I've got a Mayan EDMS running on a computer on the local network. The Web App is exposed via HTTPS on the non-standard port 8001 and it uses an SSL certificate that is signed by our own CA.

The CA is installed in my browser, but my browsers won't accept the certificate, saying:

Firefox does not trust this site because it uses a certificate that is not valid for <locally resolved hostname>:8001. Error code: SSL_ERROR_BAD_CERT_DOMAIN"



Your connection is not private



This server could not prove that it is <locally resolved hostname>; its security certificate does not specify Subject Alternative Names. This may be caused by a misconfiguration or an attacker intercepting your connection.

Proceed to (unsafe)


The CN used to be <locally resolved hostname>, but when that suddenly stopped working, I changed it to <locally resolved hostname>:8001.

Chromium will let me proceed, but FF won't, saying the server uses HSTS.

Main question:

What are the reasons a browser would reject a certificate with the error codes given?

In particular:

  1. Can these error codes occur if there is something wrong with the certificate other than the CN or hostname, like something with the CN, algorithms, protocol negotiation...
  2. Can/should the CN contain the port? FF's message seems to imply this and it seems reasonable, but Chromium says the CN with the port is invalid, including the port didn't fix the problem, and I'm finding conflicting information on this.
  3. Is there anything in the TLS/SSL/HSTS standards that does not allow local domain names or domains with local IPs as CNs/hostnames in certificates?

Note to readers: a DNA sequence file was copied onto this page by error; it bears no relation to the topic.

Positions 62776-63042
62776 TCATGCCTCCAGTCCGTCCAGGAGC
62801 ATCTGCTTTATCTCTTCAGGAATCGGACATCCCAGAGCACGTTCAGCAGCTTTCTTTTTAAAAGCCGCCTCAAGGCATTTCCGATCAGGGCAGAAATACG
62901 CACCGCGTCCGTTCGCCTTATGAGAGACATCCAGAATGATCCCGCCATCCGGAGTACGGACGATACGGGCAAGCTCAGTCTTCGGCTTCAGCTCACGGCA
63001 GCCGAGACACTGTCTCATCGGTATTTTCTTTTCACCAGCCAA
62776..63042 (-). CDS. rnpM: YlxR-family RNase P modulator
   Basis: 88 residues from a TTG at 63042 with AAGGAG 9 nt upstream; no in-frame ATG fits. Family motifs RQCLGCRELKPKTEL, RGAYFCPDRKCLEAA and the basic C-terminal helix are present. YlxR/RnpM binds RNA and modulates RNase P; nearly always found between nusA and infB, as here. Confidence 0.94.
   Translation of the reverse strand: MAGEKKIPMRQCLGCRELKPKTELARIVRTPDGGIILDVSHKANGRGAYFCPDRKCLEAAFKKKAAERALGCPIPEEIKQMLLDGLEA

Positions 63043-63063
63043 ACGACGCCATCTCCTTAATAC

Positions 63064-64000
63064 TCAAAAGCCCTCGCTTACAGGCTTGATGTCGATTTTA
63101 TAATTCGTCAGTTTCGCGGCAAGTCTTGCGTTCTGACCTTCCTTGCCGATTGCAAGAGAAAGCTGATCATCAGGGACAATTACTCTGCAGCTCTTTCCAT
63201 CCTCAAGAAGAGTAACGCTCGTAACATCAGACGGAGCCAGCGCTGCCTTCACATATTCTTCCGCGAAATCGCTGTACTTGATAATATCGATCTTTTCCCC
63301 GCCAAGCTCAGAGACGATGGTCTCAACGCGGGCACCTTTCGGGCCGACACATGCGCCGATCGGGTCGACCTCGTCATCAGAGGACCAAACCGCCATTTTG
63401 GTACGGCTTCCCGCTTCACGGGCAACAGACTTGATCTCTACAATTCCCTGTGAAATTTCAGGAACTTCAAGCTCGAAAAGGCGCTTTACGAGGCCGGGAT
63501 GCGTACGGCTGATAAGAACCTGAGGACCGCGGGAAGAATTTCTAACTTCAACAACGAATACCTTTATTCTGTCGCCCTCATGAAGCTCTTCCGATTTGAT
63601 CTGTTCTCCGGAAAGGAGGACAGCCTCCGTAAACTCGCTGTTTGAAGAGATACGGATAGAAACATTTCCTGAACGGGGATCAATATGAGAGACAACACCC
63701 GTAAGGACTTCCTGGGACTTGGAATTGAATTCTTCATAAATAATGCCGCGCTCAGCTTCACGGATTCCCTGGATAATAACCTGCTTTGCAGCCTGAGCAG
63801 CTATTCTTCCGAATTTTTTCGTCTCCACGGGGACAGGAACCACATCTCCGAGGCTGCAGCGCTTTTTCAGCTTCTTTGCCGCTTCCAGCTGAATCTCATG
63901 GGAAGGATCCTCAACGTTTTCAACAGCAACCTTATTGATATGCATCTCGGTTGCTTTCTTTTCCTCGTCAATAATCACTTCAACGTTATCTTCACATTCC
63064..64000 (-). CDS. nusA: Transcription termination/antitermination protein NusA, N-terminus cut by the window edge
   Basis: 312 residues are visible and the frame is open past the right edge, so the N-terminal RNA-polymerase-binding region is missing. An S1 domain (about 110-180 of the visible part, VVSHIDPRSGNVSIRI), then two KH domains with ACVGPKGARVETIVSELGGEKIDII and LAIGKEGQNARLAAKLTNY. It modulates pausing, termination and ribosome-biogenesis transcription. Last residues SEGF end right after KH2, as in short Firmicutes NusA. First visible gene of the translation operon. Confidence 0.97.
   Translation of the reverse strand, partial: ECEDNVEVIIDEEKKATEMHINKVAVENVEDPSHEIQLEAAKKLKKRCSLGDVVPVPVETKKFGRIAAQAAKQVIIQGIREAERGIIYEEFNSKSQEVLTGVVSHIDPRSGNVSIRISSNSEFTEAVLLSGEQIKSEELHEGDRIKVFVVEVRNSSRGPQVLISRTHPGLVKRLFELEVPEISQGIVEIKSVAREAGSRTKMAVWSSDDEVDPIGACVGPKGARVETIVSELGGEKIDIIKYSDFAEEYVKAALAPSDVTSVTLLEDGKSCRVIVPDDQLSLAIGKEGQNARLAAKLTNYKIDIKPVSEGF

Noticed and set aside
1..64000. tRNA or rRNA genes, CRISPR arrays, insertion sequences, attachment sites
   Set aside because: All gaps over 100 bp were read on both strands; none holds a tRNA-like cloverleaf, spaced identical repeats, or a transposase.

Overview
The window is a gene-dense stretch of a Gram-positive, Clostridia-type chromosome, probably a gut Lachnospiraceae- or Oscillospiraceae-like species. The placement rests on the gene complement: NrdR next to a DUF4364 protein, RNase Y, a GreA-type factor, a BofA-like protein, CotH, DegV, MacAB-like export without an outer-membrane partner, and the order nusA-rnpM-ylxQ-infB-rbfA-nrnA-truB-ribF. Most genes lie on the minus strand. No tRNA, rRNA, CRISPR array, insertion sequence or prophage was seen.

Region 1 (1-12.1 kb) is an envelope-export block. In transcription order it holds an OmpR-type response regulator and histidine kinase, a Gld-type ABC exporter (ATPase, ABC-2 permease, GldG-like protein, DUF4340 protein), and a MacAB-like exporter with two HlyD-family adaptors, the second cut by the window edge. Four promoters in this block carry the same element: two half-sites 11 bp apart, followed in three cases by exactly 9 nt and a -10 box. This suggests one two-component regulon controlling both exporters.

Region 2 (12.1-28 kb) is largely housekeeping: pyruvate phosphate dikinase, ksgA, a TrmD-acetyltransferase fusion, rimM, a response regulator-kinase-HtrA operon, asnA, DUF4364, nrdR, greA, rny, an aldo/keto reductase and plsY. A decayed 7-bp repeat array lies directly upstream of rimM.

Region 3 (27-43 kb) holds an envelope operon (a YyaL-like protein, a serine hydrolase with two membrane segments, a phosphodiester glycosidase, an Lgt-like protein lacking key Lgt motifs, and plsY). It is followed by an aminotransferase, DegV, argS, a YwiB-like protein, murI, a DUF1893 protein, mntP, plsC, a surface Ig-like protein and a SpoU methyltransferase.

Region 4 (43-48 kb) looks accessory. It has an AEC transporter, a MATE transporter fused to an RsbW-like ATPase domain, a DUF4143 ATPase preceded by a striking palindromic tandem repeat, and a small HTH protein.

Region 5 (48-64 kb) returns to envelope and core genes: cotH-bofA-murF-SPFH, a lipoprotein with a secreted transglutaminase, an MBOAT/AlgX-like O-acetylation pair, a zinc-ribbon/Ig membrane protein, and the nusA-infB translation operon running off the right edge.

• No, CN in subject must not contain :port, and SAN.dnsName (which as answered you need) cannot. When Firefox says "not valid for host:port" that is not saying "does not contain exactly host:port". As another variation, the cert can contain a wildcard which is not the string a.hostname.i.use but nevertheless is valid for a.hostname.i.use and even a.hostname.i.use:9999 . Aug 11, 2022 at 2:37

1 Answer 1


The error message is key to the solution here:

This server could not prove that it is ; its security certificate does not specify Subject Alternative Names

It's not enough to just specify the common name of the server in question, you also have to fill in the Subject Alternative Names. This answer explains how to do it with OpenSSL, but the process should be similar, should you choose to use a different tool..

  • Dank you, especially for the link. That did it! Aug 11, 2022 at 12:42
  • @JohannesBauer Glad I could be of help. The same issue trips me up as well from time to time. Aug 11, 2022 at 13:24

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